Is guided self-help effective in treating childhood obesity?
It is known that family-based treatment that combines nutrition and exercise education, along with behavior modification, is a good approach to help children lose weight. But clinic-based weight-control programs for childhood obesity are not accessible to many families, due to issues such as cost or time commitment.
Initial studies at the University of California, San Diego School of Medicine indicate that a self-help treatment program for overweight children and their parents, guided by clinical experts, may be an effective solution. The study, led by Kerri Boutelle, PhD, associate professor of pediatrics and psychiatry at UC San Diego School of Medicine – the first to demonstrate the effectiveness of such a program – will be published in the journal Pediatrics on April 1.
Boutelle and colleagues enrolled 50 overweight or obese children between the ages of 8 and 12 and their family members in a low-intensity, 5-month long treatment for childhood obesity, measuring the effects on a child's weight (measured as body mass index or BMI) immediately post-treatment and six months later. The researchers also evaluated whether the intervention promoted improvements in eating behavior and physical activity among children and parents. The results of the guided, self-help intervention program showed a significant decrease in BMI immediately after completing the 5-month treatment, losses that were maintained six months later.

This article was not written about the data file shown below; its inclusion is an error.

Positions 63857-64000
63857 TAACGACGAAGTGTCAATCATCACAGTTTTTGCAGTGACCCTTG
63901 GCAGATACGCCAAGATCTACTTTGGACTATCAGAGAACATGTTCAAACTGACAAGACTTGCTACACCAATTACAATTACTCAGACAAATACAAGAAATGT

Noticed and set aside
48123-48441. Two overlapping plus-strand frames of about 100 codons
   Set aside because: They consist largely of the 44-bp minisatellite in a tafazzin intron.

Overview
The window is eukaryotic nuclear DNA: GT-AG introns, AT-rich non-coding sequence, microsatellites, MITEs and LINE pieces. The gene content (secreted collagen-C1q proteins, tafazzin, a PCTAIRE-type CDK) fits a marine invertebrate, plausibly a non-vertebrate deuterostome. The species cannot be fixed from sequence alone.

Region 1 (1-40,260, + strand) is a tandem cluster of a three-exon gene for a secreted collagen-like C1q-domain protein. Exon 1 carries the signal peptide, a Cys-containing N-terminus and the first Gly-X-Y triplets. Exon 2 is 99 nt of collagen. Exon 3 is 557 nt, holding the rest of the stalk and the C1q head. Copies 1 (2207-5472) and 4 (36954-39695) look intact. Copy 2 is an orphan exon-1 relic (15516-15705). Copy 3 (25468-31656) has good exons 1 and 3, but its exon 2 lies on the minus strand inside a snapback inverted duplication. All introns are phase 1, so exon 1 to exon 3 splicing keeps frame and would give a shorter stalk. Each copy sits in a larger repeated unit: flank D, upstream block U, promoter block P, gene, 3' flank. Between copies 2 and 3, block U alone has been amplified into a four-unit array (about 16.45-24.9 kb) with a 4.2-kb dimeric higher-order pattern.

According to the UCSD researchers, such a program may be an improvement over current methods, especially because the program is designed to fit a busy family's schedule.
"The guided self-help treatment includes offering structure along with a self-help program to help families stick to the program," said Boutelle. "Parents and their children are given a manual, and each week they read a chapter and try to apply the skills at home. Every other week they come in to our clinic at UC San Diego School of Medicine for 20 minutes and discuss how things were going with an interventionist. This is very different than traditional weight control programs where parents and kids come in every week for an hour-and-a-half-long group-based program."
"Importantly, the initial results of this study showed that that a self-help program, guided by professionals, may be as effective in helping kids to lose weight as a traditional, clinic-based weight loss program," Boutelle concluded.